Few bands in rock ‘n’ roll exhibit talent and class quite like Rival Sons. The hard-rock quartet from Long Beach, California have been perfecting their craft since their start in 2009, and their latest release, Feral Roots, is an album they are most proud of—and for good reason. It hits hard with confident swagger, but still maintains a sonic delicacy, that which the band has tirelessly honed over the course of six LPs.
Recently, AQ had the chance to talk with lead singer Jay Buchanan about the making of Feral Roots, as well as the band’s early success in Europe and being signed to Earache Records—a metal label where the band wasn’t exactly sure they fit in, and the praise the band has received over the last decade from within the artist community.
Rival Sons latest release is Feral Roots, and it’s the band’s sixth studio album. What can you share with us about the making of the album?
Well, it was a pretty involved record, comparatively.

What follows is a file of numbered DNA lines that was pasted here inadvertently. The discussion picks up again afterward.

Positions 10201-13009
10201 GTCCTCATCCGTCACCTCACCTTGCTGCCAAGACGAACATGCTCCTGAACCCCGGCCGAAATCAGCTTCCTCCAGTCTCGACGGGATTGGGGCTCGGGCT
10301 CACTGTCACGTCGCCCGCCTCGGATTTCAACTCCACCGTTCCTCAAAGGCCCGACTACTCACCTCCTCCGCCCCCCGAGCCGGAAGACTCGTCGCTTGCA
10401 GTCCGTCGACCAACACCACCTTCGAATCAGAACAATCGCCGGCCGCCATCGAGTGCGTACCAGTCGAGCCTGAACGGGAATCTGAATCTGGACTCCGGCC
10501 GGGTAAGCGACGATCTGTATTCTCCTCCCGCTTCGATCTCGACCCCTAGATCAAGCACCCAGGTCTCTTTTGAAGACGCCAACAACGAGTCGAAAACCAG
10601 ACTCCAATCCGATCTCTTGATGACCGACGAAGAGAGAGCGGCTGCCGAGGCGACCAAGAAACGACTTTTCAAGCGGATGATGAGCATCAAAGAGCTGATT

In what way?
The depth of the record is very different in the sense that we gave ourselves longer to write it. Whereas typically, we’d go into the studio with no material, and just write feverously for three weeks or so, and record the songs as we go—which has proven to be very good for us, and it’s been healthy just because of the nature of who the band is collectively. You know, it’s given us the opportunity to capture that creative flashpoint, and to document it. But with this record, we booked three sessions of about five to six days each, and in between the sessions, we’d give ourselves a couple of months off. So, that really allowed for more introspection and reflection on the statement we wanted to make.
The word “feral” describes a wild or untamed tamed state, especially that of an animal after escape from captivity. Is the title Feral Roots a personal reference to the band’s own roots, or perhaps something thematic within the songs?